Gaza's Hamas rulers have imposed new entry restrictions requiring most foreigners to obtain a visa to enter the coastal territory, a move that could restrict the work of some international aid organizations.
Foreigners _ mostly aid workers and pro-Palestinian activists _ will now have to apply online or through a local sponsor a week in advance to obtain a monthlong visa, according to information posted on the Hamas Interior Ministry website late Sunday.
Information posted on the Hamas website said the new procedures would take effect on Tuesday.
A separate set of procedures for foreign journalists is still being completed, Hamas said, and U.N. workers would not be affected.
A Hamas official said the visa application will include a $7 registration fee, a requirement that could cause trouble for aid groups.
Most international aid organizations are prohibited from financial dealings with the Hamas government because the militant Islamic group is considered a terrorist organization by the U.S. and EU. Even a small visa fee would violate the restrictions.
"Basically as long as they keep insisting on us paying a registration fee when we go in, we can't go in," said an official with one prominent aid group that works in Gaza.
"If there's no money (involved), it's OK. We have no problem with registering. The problem is with paying," he said. He spoke on condition of anonymity because his organization, like others contacted by The Associated Press, declined to comment publicly on the sensitive issue.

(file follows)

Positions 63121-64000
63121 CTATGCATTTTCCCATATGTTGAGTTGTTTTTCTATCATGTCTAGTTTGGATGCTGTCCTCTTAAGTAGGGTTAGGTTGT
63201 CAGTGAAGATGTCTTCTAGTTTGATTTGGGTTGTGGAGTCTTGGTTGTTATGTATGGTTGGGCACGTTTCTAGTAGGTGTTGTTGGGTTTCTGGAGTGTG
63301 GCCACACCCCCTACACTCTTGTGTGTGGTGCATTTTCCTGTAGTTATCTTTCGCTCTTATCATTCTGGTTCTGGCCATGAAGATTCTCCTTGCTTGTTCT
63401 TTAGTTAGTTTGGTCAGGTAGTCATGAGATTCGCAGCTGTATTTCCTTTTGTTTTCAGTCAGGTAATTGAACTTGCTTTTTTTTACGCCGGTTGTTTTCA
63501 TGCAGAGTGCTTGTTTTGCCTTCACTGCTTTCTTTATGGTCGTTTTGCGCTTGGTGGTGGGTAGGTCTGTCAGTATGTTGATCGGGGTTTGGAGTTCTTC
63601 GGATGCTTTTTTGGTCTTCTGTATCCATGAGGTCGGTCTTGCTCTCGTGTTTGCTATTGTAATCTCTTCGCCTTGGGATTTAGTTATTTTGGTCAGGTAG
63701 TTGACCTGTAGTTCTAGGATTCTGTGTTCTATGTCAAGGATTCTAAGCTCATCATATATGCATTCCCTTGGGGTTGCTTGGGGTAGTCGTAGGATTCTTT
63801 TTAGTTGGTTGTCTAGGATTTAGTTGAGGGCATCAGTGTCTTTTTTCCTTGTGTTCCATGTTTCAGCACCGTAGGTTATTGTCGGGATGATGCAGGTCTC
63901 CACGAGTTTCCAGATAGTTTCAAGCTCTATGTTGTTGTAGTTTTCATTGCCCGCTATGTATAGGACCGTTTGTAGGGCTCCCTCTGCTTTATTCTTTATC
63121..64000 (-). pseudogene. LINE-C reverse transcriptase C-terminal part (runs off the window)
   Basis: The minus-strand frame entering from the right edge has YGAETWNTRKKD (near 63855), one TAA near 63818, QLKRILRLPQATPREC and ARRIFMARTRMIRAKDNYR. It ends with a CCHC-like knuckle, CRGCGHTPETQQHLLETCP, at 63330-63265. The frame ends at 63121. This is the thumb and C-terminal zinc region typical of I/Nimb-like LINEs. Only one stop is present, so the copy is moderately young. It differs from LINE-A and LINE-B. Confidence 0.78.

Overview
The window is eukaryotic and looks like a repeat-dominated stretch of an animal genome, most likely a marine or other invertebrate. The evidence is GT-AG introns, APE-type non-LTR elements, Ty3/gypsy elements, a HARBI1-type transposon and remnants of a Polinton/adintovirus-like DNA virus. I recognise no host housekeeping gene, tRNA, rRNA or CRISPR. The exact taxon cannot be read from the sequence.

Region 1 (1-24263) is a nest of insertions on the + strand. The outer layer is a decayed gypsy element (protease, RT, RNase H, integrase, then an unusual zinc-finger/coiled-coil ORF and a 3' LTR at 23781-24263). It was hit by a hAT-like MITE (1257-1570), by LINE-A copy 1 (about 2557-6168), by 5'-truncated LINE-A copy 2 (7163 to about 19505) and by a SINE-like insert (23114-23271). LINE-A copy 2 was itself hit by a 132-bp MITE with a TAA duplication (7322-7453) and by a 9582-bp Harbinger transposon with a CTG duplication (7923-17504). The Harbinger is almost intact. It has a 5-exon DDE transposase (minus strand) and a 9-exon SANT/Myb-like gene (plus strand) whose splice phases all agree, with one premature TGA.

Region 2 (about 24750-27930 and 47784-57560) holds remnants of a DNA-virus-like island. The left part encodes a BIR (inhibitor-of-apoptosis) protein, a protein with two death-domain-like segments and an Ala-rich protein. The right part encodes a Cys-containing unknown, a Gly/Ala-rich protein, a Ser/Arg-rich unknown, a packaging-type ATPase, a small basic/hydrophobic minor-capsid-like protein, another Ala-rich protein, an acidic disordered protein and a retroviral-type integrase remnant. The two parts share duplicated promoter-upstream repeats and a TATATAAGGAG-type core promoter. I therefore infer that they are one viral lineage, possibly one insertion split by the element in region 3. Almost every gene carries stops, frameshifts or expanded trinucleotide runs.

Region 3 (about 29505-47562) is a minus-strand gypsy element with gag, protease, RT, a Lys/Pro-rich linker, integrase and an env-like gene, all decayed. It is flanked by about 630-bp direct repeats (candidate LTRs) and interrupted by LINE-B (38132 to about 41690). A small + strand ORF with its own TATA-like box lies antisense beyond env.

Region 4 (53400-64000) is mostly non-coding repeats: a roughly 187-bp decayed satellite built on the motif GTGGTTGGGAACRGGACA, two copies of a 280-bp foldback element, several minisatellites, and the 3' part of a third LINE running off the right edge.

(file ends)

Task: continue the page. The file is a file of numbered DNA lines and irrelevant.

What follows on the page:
Foreign aid workers in Gaza say they already struggle to obtain 6-month Israeli permits to enter through Israel's crossings.
Hamas' deputy interior minister, Kamel Abu Madi, said the new procedures were to ensure the safety of foreigners in Gaza.
"The aim of this mechanism is to organize the entry of foreigners into the Gaza Strip. Its aim is not to restrict them, but to serve their security," Abu Madi said.
Palestinian extremists killed 36-year-old Italian activist Vittorio Arrigoni in April. He had been living in Gaza since 2008 _ apparently without the knowledge of Hamas officials, who said they need to keep closer tabs on foreigners to prevent such attacks.
Hamas officials already register the flow of foreigners at a series of checkpoints close to Gaza's borders with Israel and Egypt.
The move also comes in the context of Hamas' consolidation of control over Gaza, a territory it seized in 2007 after expelling forces loyal to Palestinian President Mahmoud Abbas. Neighboring Egypt and Israel have maintained a blockade on Gaza since the Hamas takeover, though Israel significantly eased restrictions on imports last year.
The militant Islamist group has long sought to limit the work of independent groups, including foreign charities.
Over the summer, the U.S. briefly suspended $100 million in American aid after Hamas officials demanded audits of local American nonprofit organizations and closed down at least one organization that refused to comply.
It was not clear how many aid groups would be affected by the visa order, but the impact could be significant. Aid groups run important farming, medical and psychological services in the impoverished territory.
Associated Press writer Diaa Hadid contributed from Jerusalem.